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In my defense, I don’t do this to all the recipes. It usually happens when I try a new one and I either 1) despise the finished product, even while still believing in the idea of it, or 2) love the recipe so much that I want it to be perfect. Either way, I end up fussing over the thing ad nauseum–sort of like how you get excited when you come home to a clean house and immediately start wiping down the counters again after I already scoured the darn things. I used to get offended when you did this because I really thought you were telling me “You suck at cleaning. I better come in and do the job right.” I was mistaken. You’re a clean freak, yes– but not a judgemental one. You take what I’ve done and take it a step farther, tinkering with it a bit until it meets your own unique set of expectations. In the same way, when I tinker with a recipe, it’s not because I think its a bad recipe. On the contrary, I tinker because I care. I tinker because I think the recipe has merit, promise–a future in our family’s recipe rotation.

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To those concerned, rest assured I get acquainted with each new recipe before I go messing with it too much. I follow the rules at first because you’ve got to know the rules before you can get away with breaking them. And so, when a new recipe comes my way, I let it lead, and where it goes, I follow. As soon as I’ve gained its trust, that’s when the recipe starts confiding in me, whispering about how it always wished it could have just a pinch more salt or another drop of vanilla, or how it never liked ground ginger anyway and would much prefer the real thing, thank you very much.

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Remember that sweet potato-sausage-spinach-egg thing I talked about earlier? It is an example of taking a really solid recipe and making it my own, launching it from already really good to a definite keeper. The first time I made it, I liked it a lot–so much, in fact, that I couldn’t imagine being more satisfied with the finished product. The second time I made it, I started tinkering. I rounded the measurements of sausage and sweet potato out of laziness, really, and I started to wonder what would happen if I used an even dozen eggs instead of the 10 it called for.  As I cracked the tenth egg into the bowl, the other two eggs in the carton just looked lonely, staring at me with sad eyes that seemed to say, “What about us?” I didn’t have a good reason to leave them out of the fun, so I caved and let them join the party. So I sprinkled a little more salt and stirred them up, making the eggs mingle and dance as the whisk did its job.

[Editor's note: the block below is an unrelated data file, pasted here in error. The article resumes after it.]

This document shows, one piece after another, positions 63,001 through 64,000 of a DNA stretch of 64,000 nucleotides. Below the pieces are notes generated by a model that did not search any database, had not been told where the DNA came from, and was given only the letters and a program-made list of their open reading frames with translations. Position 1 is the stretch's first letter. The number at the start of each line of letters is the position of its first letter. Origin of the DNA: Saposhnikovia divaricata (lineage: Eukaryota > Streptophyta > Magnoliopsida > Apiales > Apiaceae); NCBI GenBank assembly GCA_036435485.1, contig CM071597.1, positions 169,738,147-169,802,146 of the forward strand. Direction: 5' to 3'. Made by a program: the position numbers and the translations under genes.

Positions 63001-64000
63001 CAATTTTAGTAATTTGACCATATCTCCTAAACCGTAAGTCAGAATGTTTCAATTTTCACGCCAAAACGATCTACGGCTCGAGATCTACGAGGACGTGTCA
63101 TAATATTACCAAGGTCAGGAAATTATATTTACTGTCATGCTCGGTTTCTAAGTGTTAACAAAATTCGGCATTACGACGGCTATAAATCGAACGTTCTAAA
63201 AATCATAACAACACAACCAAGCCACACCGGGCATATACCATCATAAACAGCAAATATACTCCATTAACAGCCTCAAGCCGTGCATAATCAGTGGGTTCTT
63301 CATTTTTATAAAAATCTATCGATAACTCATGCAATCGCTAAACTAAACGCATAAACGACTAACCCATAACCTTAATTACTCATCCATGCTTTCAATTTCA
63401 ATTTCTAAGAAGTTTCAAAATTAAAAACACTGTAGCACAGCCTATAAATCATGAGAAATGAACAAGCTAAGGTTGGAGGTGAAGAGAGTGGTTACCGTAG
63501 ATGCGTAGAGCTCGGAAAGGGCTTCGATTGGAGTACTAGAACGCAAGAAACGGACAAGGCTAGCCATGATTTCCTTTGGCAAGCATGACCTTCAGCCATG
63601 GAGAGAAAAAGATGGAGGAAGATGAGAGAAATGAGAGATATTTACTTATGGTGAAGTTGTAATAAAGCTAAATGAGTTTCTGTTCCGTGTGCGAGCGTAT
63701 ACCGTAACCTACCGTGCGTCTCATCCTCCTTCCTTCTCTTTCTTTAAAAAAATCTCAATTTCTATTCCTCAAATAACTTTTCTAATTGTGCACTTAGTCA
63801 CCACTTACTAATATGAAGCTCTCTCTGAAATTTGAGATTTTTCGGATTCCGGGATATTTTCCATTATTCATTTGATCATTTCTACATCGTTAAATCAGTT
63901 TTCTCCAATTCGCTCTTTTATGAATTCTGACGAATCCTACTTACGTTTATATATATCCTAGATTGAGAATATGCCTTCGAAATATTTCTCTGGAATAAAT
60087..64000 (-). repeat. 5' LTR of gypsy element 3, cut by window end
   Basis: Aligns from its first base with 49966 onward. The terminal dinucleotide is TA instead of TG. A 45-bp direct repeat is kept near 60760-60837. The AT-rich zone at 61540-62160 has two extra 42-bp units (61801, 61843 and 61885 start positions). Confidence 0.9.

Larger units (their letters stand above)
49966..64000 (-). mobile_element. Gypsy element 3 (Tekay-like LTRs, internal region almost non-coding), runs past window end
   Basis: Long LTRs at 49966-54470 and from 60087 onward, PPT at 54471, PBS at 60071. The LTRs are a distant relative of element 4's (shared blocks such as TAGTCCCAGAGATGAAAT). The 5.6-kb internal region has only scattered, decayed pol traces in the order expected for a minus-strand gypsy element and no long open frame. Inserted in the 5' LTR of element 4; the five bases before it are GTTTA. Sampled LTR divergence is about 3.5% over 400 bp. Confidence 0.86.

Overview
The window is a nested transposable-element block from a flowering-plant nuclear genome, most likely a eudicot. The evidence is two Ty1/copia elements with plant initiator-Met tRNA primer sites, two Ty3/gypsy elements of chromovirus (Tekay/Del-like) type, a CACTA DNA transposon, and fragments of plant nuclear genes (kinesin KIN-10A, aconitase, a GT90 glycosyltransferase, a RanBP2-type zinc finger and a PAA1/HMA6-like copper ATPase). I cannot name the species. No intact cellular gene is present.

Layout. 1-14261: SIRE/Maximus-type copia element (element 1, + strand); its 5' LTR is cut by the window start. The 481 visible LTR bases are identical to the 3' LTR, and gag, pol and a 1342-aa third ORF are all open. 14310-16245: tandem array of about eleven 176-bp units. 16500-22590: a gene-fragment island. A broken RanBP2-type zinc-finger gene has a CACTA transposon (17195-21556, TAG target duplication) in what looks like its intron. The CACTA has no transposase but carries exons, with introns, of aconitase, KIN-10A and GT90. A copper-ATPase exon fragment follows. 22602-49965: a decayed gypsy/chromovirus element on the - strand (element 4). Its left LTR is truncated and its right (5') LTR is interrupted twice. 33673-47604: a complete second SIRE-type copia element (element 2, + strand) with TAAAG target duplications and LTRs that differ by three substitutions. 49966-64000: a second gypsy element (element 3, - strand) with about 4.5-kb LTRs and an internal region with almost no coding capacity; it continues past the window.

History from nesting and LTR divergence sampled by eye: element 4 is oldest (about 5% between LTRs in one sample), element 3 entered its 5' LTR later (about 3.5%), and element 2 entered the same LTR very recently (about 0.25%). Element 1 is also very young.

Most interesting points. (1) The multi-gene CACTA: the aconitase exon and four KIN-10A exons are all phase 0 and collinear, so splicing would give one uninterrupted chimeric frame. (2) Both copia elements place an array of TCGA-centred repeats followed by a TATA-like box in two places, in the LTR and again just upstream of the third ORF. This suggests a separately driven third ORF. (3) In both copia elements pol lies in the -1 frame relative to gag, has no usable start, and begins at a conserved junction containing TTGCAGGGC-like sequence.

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And so, my own version of this very delicious in its own right recipe was born. It’s a keeper around here, one that halts Emery in the midst of his morning outside playtime, one that he actually cheers for (“Yay! Yay! Yay!“) while he’s waiting for me to fill his bowl with another helping. The spinach didn’t even deter the kid. True: this recipe didn’t need tinkering in the first place, but it established this breakfast casserole as a staple in our home. And that, of course, is the whole point of tinkering anyway.

Love,

Scratch

Roasted Sweet Potato and Sausage Breakfast Casserole

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(I credit Juli at PaleOMG for this recipe and honestly–the original version is perfect as is. I just can’t help but tinker.)

I made this recipe the first time I hosted an If: Table at my house, and I was a little nervous about it because I don’t usually make a new recipe for the first time the day I intend to serve it to other people. But the ladies around my table that morning assured me it was delicious, and Lisa has even asked for the recipe. I take that as a compliment, of course–but alas, I can’t be credited with the original idea. I love this recipe for so many reasons, but the main reason is: it is naturally gluten and dairy free and it is delicious. This is a big deal, people! Especially when you want to make something the food allergy people in your life can actually eat. So Lisa, this one is for you, and Michelle–you too, and all the other ladies who have yet to join our conversation. Because If: Tables can happen around breakfast tables, and because yummy allergy friendly foods exist, and because making food for food allergy friends shouldn’t be make you sweat.

Ingredients:
  • 1 pound sweet potatoes, peeled and chopped into 1″ pieces
  • 1 pound breakfast sausage
  • 1/2 cup yellow onion, diced
  • 12 large eggs
  • 2 cups fresh spinach leaves, roughly chopped
  • 1/2 teaspoon salt (+ more to taste)
  • 1/2 teaspoon garlic powder
  • coconut oil, melted (or other fat of your choice)
Method:

Preheat the oven to 400 degrees. Lightly grease a 9 x 13 glass baking pan and set aside.

Toss the peeled and chopped sweet potatoes with the melted coconut oil, sprinkle with salt, and toss to coat. Spread the sweet potatoes into an even layer on a cookie sheet and pop them into the oven for about 20 minutes. Take them out and set them aside to let them cool a bit.

Meanwhile, cook the onions and breakfast sausage together in a skillet, breaking the sausage up into smallish pieces as you go. Cook until the meat is no longer pink. Remove from heat and spread the mixture in the bottom of your 9 x 13 baking pan, then move on to the eggs.

In a large bowl, whisk the eggs together, then add the salt and garlic powder and stir to combine. Toss in the roasted sweet potatoes and spinach and gently mix them into the eggs. Pour the mixture over the cooked sausage. (In hindsight, of course, I realize you could mix the sausage right in with the eggs and sweet potatoes and sausage–feel free to do so. Tinker.)